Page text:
Luke is the cocky orphan Katie knew when they were kids – all grown up, but just as cocky! Together they butt heads and have lessons to learn about love and life. Their exchanges are fiery, touching, and definitely passionate!

      Julie has created strong and feisty characters, who find themselves wrestling with internal and external challenges. There were several points in this book where just when I thought I knew how it was all going to work out, the story would throw me a curve ball! I had many “No!” moments, and I was completely caught up with the characters and their dilemmas. I felt great sorrow with their loss, and great joy with their triumphs.

      A Hope Undaunted” is passionate - that’s for sure – but in the many ways it is possible to be passionate: for family, for friends, for the downtrodden, for lovers and most importantly, passion for God. It’s not your conventional “safe” Christian fiction, but neither is it inappropriate. Julie doesn’t shy away from the tough issues - the characters deal with the same temptations we all face as humans, but God’s guiding hand is always there to lead them back on the right path.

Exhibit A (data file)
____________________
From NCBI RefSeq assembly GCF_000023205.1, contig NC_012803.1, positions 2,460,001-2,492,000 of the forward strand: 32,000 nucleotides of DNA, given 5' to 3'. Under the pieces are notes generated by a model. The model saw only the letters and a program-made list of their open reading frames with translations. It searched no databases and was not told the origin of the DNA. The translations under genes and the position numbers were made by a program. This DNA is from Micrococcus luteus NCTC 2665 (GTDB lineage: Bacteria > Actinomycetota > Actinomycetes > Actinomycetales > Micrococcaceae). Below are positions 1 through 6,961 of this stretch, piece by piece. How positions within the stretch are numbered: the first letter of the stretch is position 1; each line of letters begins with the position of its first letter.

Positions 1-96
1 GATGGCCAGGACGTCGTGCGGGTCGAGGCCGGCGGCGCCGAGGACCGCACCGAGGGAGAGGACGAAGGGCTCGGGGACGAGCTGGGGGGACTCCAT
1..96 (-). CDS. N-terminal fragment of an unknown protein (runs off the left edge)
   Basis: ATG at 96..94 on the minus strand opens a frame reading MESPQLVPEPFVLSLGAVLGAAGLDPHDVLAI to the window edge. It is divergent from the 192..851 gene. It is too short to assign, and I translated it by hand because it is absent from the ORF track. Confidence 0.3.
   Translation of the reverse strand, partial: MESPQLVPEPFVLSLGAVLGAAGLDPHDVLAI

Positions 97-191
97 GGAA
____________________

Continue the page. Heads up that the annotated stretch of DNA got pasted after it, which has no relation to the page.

Not only am I eager to read the second book in this series – “A Heart Revealed” (released this month), I am putting the earlier three books on my to be read list as well. I am very glad I have discovered Julie's books!

      Ebook Note:
      This is the first book I have ever read through the kindle software.  I don't have a kindle, but I downloaded the software for my android phone and my laptop.  I enjoyed the convenience of kindle keeping track of where I was up to, no matter which device I was on - it was very easy to switch between my phone and laptop.

      Book Review: Assassins (Left Behind Series, Book 6) by Tim Lahaye & Jerry B. Jenkins

      Available @
      Fishpond AU 
      & Amazon

      Assassins by Tim Lahaye & Jerry B. Jenkins